Genetic structure of urban population of the common hamster (Cricetus cricetus)

Genetic structure of urban population of the common hamster (Cricetus cricetus) Over the past half-century, the common hamster (Cricetus cricetus), along with range-wide decline of natural populations, has actively populated the cities. The study of the genetic structure of urban populations of common hamster may shed light on features of the habitation of this species in urban landscapes. This article is focused on the genetic structure of common hamster populations in Simferopol (Crimea), one of the largest known urban populations of this species. On the basis of the analysis of nucleotide sequences of the cytochrome b gene and mtDNA control region, and the allelic composition of ten microsatellite loci of nDNA, we revealed that, despite the fact that some individuals can move throughout the city at considerable distances, the entire population of the city is represented by separate demes confined to different areas. These demes are characterized by a high degree of the genetic isolation and reduced genetic diversity compared to that found for the city as a whole. http://www.deepdyve.com/assets/images/DeepDyve-Logo-lg.png Russian Journal of Genetics Springer Journals

Genetic structure of urban population of the common hamster (Cricetus cricetus)

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Publisher
Springer Journals
Copyright
Copyright © 2016 by Pleiades Publishing, Inc.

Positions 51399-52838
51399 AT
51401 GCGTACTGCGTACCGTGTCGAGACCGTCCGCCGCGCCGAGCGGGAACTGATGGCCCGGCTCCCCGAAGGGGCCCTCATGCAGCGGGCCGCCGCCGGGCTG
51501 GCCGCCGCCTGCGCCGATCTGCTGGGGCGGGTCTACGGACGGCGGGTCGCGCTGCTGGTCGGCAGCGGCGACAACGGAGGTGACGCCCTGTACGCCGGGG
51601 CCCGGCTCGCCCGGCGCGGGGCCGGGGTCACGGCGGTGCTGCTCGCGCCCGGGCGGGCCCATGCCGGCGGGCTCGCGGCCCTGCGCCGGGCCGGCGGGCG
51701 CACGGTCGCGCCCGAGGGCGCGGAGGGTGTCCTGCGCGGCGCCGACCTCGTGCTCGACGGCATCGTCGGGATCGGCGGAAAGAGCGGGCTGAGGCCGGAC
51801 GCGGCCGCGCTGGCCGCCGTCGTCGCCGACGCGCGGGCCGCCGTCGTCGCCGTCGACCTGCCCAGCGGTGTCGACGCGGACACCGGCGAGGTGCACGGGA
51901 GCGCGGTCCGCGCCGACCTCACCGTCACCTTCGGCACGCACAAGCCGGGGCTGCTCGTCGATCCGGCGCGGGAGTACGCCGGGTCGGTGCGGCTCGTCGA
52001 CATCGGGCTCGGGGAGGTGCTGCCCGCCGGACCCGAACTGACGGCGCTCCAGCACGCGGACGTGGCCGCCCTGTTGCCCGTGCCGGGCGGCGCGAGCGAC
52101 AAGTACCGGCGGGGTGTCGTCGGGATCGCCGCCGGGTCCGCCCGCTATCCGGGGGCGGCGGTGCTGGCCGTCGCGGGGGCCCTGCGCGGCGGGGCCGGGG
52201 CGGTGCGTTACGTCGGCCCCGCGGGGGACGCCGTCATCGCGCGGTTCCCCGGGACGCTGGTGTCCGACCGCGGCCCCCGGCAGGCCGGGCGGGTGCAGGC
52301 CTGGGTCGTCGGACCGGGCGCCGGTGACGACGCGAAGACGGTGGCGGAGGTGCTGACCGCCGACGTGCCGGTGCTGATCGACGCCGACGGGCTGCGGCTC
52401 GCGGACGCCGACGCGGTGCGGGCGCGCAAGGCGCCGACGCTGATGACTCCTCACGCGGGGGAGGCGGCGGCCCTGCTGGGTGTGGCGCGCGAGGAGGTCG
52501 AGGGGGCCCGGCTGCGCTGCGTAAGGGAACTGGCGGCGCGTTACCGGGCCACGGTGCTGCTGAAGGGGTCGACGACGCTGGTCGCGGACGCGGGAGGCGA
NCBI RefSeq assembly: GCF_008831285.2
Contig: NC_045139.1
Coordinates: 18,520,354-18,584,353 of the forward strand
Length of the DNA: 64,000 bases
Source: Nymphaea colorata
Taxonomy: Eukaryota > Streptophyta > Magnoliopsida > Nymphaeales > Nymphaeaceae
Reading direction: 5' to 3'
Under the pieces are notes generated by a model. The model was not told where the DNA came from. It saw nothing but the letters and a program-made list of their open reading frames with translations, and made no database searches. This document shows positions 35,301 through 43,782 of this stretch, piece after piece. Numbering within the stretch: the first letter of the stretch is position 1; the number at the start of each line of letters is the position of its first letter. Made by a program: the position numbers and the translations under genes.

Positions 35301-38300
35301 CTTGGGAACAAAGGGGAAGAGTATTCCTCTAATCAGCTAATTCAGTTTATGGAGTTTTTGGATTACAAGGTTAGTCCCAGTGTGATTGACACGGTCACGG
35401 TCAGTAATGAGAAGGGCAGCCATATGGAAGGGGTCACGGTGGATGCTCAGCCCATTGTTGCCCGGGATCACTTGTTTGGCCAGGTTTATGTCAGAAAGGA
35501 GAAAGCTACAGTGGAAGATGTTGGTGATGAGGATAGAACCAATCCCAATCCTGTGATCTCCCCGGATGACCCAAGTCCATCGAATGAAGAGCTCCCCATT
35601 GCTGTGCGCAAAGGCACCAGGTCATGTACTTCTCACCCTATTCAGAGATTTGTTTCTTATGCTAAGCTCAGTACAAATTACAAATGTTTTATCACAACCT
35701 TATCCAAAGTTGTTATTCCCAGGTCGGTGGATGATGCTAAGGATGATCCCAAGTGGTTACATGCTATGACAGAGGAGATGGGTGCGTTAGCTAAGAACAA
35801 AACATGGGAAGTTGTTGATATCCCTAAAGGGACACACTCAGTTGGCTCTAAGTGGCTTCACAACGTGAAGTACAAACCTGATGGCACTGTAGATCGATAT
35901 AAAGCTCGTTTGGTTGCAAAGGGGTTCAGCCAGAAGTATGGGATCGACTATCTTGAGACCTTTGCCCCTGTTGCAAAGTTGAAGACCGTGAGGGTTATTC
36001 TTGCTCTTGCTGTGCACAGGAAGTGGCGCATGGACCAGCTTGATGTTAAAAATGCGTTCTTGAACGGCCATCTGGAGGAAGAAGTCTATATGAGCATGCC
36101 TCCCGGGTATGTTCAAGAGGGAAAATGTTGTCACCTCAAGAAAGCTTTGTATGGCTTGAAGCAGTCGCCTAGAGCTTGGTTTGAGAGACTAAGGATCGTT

Subject
Biomedicine; Human Genetics; Animal Genetics and Genomics; Microbial Genetics and Genomics
ISSN
1022-7954
eISSN
1608-3369
D.O.I.
10.1134/S1022795416020046
Publisher site
See Article on Publisher Site

Abstract

Over the past half-century, the common hamster (Cricetus cricetus), along with range-wide decline of natural populations, has actively populated the cities. The study of the genetic structure of urban populations of common hamster may shed light on features of the habitation of this species in urban landscapes. This article is focused on the genetic structure of common hamster populations in Simferopol (Crimea), one of the largest known urban populations of this species. On the basis of the analysis of nucleotide sequences of the cytochrome b gene and mtDNA control region, and the allelic composition of ten microsatellite loci of nDNA, we revealed that, despite the fact that some individuals can move throughout the city at considerable distances, the entire population of the city is represented by separate demes confined to different areas. These demes are characterized by a high degree of the genetic isolation and reduced genetic diversity compared to that found for the city as a whole.

Journal

Russian Journal of GeneticsSpringer Journals

Published: Mar 31, 2016

References

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